You have the business idea but you don’t know where to go next? You are going to need a business plan.
Before you write a business plan go through this guide which will help you put together your various business plan elements into a solid and workable plan, there are 10 essential sections that must appear in the final business plan.
Content in this guide
Almost any business plan will cover these broad elements.
- Executive summary
- General company description
- The opportunity, industry and market
- Business model
- Management team
- Marketing plan
- Operational plan
- Financial plan
Provide a summary of your entire business plan, giving the reader a clear idea of what you propose. It should cover who, what, where, when, why, how and how, providing information about:
- The company
- The management team
- Your business objectives
- Financing required.
General company description
Give a brief overview of the company itself. You should include:
- Company name, type of legal entity, ownership, assets
- Brief history and current status of the business
- Mission statement
- Company objectives
- An overview of the industry in which you will operate
- Company strengths and competencies.
The opportunity, industry and market
Start out by describing the opportunity that exists in the market. Explain what has caused it, how you identified it and how it can be filled. Include a description of the products and/or services you will be offering. You can also include a SWOT analysis.
Next, describe the industry in which you will operate and forces within it. Consider things like barriers to entry, suppliers, customers and competitors. Also talk about how you’ll address these issues.
Finally, give insight into the market in which you will operate, looking at size, growth, trends and current market share allocation. Describe the potential customers for your product or service.
In this section you must describe how you will take your business to market. You discuss elements such as:
- The market you are targeting
- How will the business succeed in this market?
- What is unique about the business?
- What is the value for the customers?
This is where you describe the profit-making engine of the business. Where will your revenue come from? You should include:
- The major costs involved in generating the revenue
- The profitability of the business
- The investment required to get the business up and running
- The critical success factors and assumptions for making a profit.
Here you introduce the management team that will help you implement your business idea. Describe the people behind the business and their qualifications and experience.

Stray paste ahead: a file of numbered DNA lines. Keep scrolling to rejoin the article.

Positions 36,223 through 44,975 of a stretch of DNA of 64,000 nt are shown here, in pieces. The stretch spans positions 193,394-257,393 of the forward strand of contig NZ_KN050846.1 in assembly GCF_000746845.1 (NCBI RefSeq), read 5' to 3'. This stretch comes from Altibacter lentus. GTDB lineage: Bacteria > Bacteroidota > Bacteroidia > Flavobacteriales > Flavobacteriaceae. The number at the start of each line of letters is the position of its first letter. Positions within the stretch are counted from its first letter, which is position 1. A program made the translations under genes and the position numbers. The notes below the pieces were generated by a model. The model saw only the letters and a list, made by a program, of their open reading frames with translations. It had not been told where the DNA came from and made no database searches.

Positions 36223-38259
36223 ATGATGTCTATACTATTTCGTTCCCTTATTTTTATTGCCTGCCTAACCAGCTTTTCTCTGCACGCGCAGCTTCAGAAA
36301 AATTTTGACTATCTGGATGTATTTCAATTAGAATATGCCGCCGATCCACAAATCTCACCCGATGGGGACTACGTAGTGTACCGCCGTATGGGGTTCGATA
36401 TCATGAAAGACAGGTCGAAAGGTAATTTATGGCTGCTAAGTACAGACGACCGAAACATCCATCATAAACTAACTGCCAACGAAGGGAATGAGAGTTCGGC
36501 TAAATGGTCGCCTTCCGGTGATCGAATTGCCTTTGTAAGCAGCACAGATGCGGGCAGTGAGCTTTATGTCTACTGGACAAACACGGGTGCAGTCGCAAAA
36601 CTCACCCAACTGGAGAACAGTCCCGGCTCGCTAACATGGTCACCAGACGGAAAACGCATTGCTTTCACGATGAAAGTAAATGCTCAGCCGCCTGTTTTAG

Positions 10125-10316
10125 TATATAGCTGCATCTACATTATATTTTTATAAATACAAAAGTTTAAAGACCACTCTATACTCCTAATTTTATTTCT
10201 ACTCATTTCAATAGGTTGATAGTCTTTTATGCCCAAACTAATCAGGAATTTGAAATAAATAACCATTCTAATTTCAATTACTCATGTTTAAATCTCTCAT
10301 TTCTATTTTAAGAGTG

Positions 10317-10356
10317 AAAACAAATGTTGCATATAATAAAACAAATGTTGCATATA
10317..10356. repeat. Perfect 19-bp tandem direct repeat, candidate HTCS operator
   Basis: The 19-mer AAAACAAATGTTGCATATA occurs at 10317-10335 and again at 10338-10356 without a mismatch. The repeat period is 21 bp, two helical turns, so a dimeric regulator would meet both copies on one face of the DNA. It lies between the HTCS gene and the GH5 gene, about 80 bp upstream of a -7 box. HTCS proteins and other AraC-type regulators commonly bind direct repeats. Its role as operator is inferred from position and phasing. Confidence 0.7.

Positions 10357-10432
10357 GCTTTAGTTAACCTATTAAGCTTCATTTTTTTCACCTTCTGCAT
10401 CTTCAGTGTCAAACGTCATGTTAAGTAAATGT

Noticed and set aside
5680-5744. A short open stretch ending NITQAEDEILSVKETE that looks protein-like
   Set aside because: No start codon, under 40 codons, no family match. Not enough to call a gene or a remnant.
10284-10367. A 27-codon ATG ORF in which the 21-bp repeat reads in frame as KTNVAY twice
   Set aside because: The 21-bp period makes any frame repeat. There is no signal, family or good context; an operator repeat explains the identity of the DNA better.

- List the founders
- Who will manage the business on a day-to-day basis?
- Include an organogram if you have more than 10 employees.
This defines all of the components of the marketing strategy and should be based on market research. It should include information about:
- The product (or service) and why it is valuable to customers
- A description of the target market
- The positioning of the product or service
- The pricing strategy
- Sales and distribution channels
- The marketing strategy including public relations, promotions, advertising and other activities.
Outline how you will run your business and deliver value to your customers. Describe the processes used to deliver your products and services to the marketplace and include things like manufacturing, transportation, logistics, customer and technical service.
You need to show that your business idea is going to make money. The financial plan is a reasonable estimate of your company’s financial future. Include the following:
- A description of what it will cost to launch the business and where you expect to get this money
- 12-month profit and loss projection
- Three-year profit and loss projection
- A 12-month cash-flow projection
- Three-year cash-flow projection
- A projected balance sheet at start-up and at the end of years one to three
- A break-even calculation.
This is where you collect all of the documentation that supports your business plan and can include:
- Brochures and advertising material
- Industry studies
- Blueprints and plans
- Maps and photos of location
- Published articles
- Lists of equipment owned or to be purchased
- Copies of leases and contracts
- Letters of support from future customers
- Market research studies
- List of assets available as collateral for a loan
- Detailed financial calculations and projections